And now, part 3 of our 4-part series on competing social networks: Google+ and Facebook. Using SurveyMonkey Audience, we surveyed over 1,400 people to get a sense of how the public uses the two social media platforms. We then distilled the results down into four distinct categories:
Last week, we looked at feature usage and Facebook still came out the winner – with a much larger percentage of respondents using Facebook for posting status updates, photo sharing, and communicating with friends, than on Google+. But will that continue to be the case?
This week, we’re taking a look at past and future usage to get a better idea of how the level of activity on each site has changed, and what users expect their usage will be like in the future.
While one-fifth of respondents use Google+ more now than when they first signed-up (21%), the overwhelming majority use it about the same amount (35%) or less (43%). Facebook has a stronger number with respondents using Facebook more now than when they first created their accounts (46%), and a little more than half use it about the same amount (23%) or are using it less (31%).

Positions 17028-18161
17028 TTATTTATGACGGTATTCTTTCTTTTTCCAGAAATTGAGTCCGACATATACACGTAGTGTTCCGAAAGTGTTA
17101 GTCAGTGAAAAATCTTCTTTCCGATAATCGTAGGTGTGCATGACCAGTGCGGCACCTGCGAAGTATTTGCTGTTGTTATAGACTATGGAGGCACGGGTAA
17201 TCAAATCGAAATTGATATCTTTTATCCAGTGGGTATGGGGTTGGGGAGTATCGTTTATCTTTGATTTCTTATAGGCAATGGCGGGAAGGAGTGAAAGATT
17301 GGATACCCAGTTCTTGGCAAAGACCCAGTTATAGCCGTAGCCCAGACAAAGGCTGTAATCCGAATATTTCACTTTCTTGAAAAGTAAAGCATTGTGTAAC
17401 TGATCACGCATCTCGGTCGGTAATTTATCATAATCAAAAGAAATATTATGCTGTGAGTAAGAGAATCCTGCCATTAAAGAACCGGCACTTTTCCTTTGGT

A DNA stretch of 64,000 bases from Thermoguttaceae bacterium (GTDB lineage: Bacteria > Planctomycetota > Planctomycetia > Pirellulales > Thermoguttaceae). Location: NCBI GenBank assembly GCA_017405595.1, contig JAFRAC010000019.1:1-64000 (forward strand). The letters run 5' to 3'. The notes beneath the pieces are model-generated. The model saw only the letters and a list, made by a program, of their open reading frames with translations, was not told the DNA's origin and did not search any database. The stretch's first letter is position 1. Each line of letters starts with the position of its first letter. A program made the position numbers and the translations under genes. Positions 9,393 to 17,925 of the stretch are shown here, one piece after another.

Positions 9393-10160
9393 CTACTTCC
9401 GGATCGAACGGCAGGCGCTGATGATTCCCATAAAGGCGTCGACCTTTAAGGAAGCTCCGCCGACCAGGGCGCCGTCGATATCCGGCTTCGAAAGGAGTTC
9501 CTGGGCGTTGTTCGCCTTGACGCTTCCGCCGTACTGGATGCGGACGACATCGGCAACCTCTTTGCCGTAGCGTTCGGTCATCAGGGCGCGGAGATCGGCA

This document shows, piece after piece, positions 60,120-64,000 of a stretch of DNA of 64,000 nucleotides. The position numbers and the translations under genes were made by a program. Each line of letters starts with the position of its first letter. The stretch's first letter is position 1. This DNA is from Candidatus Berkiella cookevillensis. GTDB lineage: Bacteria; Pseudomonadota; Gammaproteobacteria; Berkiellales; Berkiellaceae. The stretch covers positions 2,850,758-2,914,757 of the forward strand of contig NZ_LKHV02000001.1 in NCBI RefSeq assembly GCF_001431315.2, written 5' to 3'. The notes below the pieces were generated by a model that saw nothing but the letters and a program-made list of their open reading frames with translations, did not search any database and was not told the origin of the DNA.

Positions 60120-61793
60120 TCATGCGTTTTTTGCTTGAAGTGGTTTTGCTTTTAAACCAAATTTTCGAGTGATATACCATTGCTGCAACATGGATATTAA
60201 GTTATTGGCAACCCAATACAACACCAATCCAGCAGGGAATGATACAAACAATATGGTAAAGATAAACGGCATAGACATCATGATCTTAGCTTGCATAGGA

Interestingly, respondents don’t expect their haphazard uptake of Google+ to continue. A little more than one-third of Google+ users (36%) expect that their usage will increase in the next 2-3 years. The other two-thirds think it will stay the same (40%) or decrease (24%). On the other hand, only about a quarter of respondents think they will use Facebook more in the next 2-3 years than they do now (23%), while three-quarters think their level of activity will stay the same (54%) or decrease (23%).
Based on respondents forecasting their future usage, Google+ comes out the winner this time! However, is this because users don’t expect Google+ to live up to Facebook standards right away, but expect it to improve with time? Are users becoming less satisfied with Facebook and think they’ll end up switching to the next best alternative? Only time will tell…
Check back next week for the conclusion of our series when we take a look at what users are saying they like and dislike most about the two sites. Before we reveal that information, click here to see the full set of this week’s results.
Interested in running your own social networking study? Looking for respondents to fill out a survey? Sound off in the comments section below.